Kale Flagg on Why Belief Equates to Success

Belief. Kale Flagg says that this single idea has made history time and again. From the first successful submarine voyage to the rebuilding of NYC after 9/11, belief has been the catapult for all things great in this world.

According to Kale Flagg, in 1859 a French tightrope walker named Charles Blondin ran a small ad in the New York Times. He stated that on a particular day he was going to cross Niagara Falls on a tightrope. Niagara Falls, points out Kale Flagg, are 1100 feet across, nearly 4 football fields in length, and 167 feet high, with more than 42,000,000 gallons of water cascading over the cliff every minute of every day! At the railing adjacent to the falls, observers are overcome with the awe at the force of the water moving over the edge and falling into the river below, says Kale Flagg.

Nearly 5000 people turned out to watch Charles attempt his crossing that day in 1859, reports Kale Flagg. Most thought they were turning out to watch a suicide. Before Blondin began his crossing, he asked the crowd, “How many of you believe I can successfully cross the Falls?” The crowd responded with some reluctant cheers and applause, says Kale Flagg. He then climbed onto the rope and to everyone’s amazement he crossed the falls. At this point, Kale Flagg notes that the crowd roared with enthusiasm.

Following that success, Blondin asked the crowd, “How many believe I can cross pushing a wheelbarrow?” Few believed, but to the crowd’s delight, Kale Flagg relates that Blondin crossed the falls pushing a wheelbarrow. Next Blondin asked, “How many of you believe that I can cross blindfolded?” Once again, few believed, but to what Kale Flagg believes had to have been their total amazement, Blondin quickly crossed 1100 foot span of tightrope blindfolded.

The tightrope walker then asked, “How many believe I can cross the Falls on stilts?” And he did it! He actually crossed Niagara Falls on a tight rope on stilts! Kale Flagg says that the crowd went crazy. When the cheering and applause ceased, he asked “How many believe I can cross the Falls carrying someone on my back?” The crowd responded with cheers and applause so loud that they could be heard above the roar of the falls. Of course, Kale Flagg says that at this point they all believed. After all, they had just watched him cross the falls with a wheelbarrow, blindfolded, and then on stilts. He had already performed feats that were far more difficult than the one he just announced. They all believed, says Kale Flagg. They all knew he’d be successful. They had doubts before, but no more. Now, everyone believed and they screamed and yelled to prove it.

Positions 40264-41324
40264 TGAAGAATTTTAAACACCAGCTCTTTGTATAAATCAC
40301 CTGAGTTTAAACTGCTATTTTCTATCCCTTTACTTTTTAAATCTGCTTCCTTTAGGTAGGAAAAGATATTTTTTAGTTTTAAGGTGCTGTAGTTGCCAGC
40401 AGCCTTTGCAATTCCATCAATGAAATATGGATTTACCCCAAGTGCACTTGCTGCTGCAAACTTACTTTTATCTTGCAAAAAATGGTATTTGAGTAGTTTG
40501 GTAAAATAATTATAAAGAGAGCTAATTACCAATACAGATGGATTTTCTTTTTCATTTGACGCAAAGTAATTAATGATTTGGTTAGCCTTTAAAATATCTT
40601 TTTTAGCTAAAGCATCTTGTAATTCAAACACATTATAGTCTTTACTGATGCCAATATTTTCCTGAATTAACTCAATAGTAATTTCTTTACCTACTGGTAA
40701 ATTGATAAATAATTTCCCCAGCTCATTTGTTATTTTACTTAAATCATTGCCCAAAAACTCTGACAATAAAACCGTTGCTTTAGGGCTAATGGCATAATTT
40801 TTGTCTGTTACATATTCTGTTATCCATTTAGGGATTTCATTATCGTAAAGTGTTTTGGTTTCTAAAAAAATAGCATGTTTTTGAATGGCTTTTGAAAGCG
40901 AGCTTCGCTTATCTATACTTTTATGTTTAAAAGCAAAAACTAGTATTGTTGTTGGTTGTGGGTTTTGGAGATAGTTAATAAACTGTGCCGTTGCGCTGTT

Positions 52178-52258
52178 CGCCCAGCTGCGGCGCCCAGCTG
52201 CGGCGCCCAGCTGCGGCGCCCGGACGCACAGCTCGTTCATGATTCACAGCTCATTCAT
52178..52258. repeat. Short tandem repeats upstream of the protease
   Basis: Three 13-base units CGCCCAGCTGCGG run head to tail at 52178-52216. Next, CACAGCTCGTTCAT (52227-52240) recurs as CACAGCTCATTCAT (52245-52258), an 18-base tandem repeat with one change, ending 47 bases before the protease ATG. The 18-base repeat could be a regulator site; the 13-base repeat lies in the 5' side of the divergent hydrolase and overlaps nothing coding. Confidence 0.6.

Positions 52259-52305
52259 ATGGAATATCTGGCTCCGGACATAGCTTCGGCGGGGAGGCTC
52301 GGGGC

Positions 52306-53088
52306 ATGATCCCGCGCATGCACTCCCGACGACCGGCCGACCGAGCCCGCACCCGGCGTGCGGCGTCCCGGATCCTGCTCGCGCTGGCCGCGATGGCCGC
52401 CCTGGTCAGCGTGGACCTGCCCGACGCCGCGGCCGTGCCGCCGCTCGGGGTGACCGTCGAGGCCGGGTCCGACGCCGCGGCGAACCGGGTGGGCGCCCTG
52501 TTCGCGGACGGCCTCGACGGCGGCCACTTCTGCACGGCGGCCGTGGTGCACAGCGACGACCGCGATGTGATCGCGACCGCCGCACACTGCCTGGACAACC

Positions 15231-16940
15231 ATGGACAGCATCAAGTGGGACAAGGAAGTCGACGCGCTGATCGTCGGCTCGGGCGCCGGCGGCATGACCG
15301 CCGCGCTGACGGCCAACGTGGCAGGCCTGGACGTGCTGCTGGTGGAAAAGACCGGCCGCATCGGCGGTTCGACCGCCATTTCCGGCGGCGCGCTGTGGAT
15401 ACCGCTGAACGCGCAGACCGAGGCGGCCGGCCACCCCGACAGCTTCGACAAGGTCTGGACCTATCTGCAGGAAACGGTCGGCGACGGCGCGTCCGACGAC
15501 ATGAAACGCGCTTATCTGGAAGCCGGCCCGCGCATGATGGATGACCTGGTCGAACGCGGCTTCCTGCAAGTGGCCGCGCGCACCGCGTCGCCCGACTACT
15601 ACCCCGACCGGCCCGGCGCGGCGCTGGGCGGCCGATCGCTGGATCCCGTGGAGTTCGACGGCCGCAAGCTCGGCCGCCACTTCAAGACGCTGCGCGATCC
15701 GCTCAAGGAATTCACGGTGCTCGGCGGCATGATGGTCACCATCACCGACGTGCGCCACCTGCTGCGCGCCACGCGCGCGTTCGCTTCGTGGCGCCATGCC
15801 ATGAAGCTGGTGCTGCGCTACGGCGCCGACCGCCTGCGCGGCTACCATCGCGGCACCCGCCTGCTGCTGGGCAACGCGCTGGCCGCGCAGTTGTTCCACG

While the crowd was still yelling and cheering, Charles asked in this last question. “Who will volunteer?” The crowd went awkwardly – and Kale Flagg believes, embarrassingly – silent. Of the 5000 people yelling and cheering, professing their belief, not one person, not a single man, woman, or child truly believed, says Kale Flagg. Oh, they all sincerely thought they believed, but when it came right down to it, their belief was thinner than air. Kale Flagg explains that in reality, therefore, their belief was nonexistent.

Now, some might say that one should not be so judgmental of the crowd. What responsible man or woman would ever do something so risky is to get on the back of a tight rope walker across Niagara Falls? The answer, according to Kale Flagg, is any responsible man or woman who truly believed they would safely arrived on the other side.

As it turned out, there was one man in the crowd who did believe that Charles could safely cross the Falls with someone on his back. He was Charles’s best friend. He jumped on Blondin’s back and became the only man in history to cross Niagara Falls on the back of a tightrope walker.

Kale Flagg claims that by definition, true belief always acts accordingly. When you get into your car and drive down the freeway, do you believe that you’re going to safely arrive at your destination? Kale Flagg says that you must truly believe or you would not get in the car. True belief – or faith – always has a corresponding action. You sit in a chair because you believe it is strong enough to support your weight; this is just one example of true belief.

Making history–or performing in a sales position–are akin in that both require a great deal of faith. You must believe that you can be successful, otherwise you will stand on the edge, see the tightrope sway with the wind, and carefully back out and away from the challenge…and the rewards.

Kale Flagg is the Chief Operating Officer of Array Asset Management (AAM). AAM provides objective, 3rd party neutral asset management and consulting services for owners of solar Photo Voltaic (PV) power plants. A graduate of Yale University, Kale Flagg worked on Wall Street before relocating to Reno, Nevada, where he resides today.

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